Lancet Edge above Culra

Geal-Charn and Lancet Edge

Hillwalking route up Geal-Charn, Beinn Eibhinn and neighbouring Munros from Culra via the Lancet Edge

There are four Munros in the group of peaks north of Culra Bothy, Carn Dearg, Geal-Charn, Aonach Beag and Beinn Eibhinn, all forming a linear ridge route. One of the most interesting routes up takes in the Lancet Edge, a narrow ridge heading up Geal-Charn.


Route outline


  Map base ©OpenStreetMap
Munros Geal-charn
Carn Dearg
Aonach Beag
Beinn Eibhinn
Walk ascent 930m (3050ft)
         distance 13km (8m)
         time 5:00hr
Bike ascent 400m (1310ft)
         distance 31km (19m)
         time 1:30hr
Start/finish Dalwhinnie
Grid Ref : NN663846
Terrain
easy hard
Nav
easy hard
Effort
easy hard
Scenery
ok fab


Probably the finest way to explore Geal-Charn and the neighbouring Munros is to be based by Culra Bothy for a couple of nights, taking in the Geal-Charn group of four Munros in one day and the Ben Alder group on the other day. For the Geal-Charn group, this gives the opportunity this huge mountain by heading up (or down) the sharp ridge above Culra known as the Lancet Edge. There's some fairly easy scrambling on this ridge.

There's a conundrum however - how to fit in the nearby Munros of Aonach Beag and Beinn Eibhinn ?



Route detail


Getting to Dalwhinnie »
  • By car, Dalwhinnie is just off the A9, half way between Perth and Inverness. Alternatively arrive by train, all the way from Euston if you like !
  • In Dalwhinnie, head up the road to towards the railway station, turning left just before it and continue along 'Alder Road' past some houses to the railway crossing where there is limited parking.
  • On bike preferrably, cycle down the western shore of Loch Ericht to Culra Bothy - there are some wonderful spots to wild-camp by the Allt a'Chaoil-reidhe. For more details on the route to Culra Bothy, see the Ben Alder 6 Munros page.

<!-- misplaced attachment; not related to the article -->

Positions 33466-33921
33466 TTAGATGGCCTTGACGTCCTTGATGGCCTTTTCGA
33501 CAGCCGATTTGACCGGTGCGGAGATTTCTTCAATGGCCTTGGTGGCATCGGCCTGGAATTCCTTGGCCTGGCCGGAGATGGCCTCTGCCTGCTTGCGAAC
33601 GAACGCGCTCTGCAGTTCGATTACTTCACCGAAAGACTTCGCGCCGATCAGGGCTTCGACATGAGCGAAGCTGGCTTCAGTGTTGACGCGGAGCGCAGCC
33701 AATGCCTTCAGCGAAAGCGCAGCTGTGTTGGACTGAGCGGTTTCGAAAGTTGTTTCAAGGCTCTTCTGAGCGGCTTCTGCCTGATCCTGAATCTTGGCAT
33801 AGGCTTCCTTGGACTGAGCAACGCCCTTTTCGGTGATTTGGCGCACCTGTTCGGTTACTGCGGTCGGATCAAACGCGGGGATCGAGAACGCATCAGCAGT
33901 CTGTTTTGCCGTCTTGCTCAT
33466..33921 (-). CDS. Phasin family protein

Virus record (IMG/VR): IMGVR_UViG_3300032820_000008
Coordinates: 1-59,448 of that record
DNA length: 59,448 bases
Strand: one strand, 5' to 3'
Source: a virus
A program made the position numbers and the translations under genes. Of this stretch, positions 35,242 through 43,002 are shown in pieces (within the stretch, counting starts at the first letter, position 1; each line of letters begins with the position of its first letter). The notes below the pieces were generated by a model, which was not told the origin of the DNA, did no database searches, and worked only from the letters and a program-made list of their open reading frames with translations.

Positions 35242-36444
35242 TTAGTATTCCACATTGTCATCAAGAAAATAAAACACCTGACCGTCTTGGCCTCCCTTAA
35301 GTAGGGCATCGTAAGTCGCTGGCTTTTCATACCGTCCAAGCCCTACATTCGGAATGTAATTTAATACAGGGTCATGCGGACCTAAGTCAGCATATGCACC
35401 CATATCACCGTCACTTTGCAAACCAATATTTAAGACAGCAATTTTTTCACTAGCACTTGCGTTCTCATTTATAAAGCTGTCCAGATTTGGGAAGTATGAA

Carn Dearg »
  • From Culra Bothy, aim north-west, directly uphill. The ground is heather-clad, although patches of grass can be picked up to ease the slog. After around 300m of ascent the gradient easies and the north-eastern shoulder of Carn Dearg comes into view.
  • Upon reaching Carn Dearg's north-east shoulder, a path can be picked up and followed onto Carn Dearg's grassy covered summit plateau meeting up with its large summit cairn shortly thereafter.

Geal-Charn »
  • Leaving Carn Dearg's summit cairn behind, and continuing south-west along the summit plateau, you'll come to another cairn, from where bouldery terrain is encountered. No avoiding this unfortunately !
  • Below the boulderfield, terrain is much easier and a delightful hike leads over Diollaid a'Chairn (a Munro Top) to the ridge between Loch Coire Cheap and Loch an Sgoir. Ahead a steep climb up a narrow ridge leads towards Geal-Charn, there is a path zig-zagging all the way - beware, in winter this can cornice over !
  • A small cairn marks the top of the ridge and the edge of the vast plateau that is Geal-Charn. From the cairn, a bearing of appx 242o and a distance of 1km will get you onto Geal-Charn's summit marked by a cairn perched above Coire na Coichille. Note that this last 1km in mist will require some good navigation skills !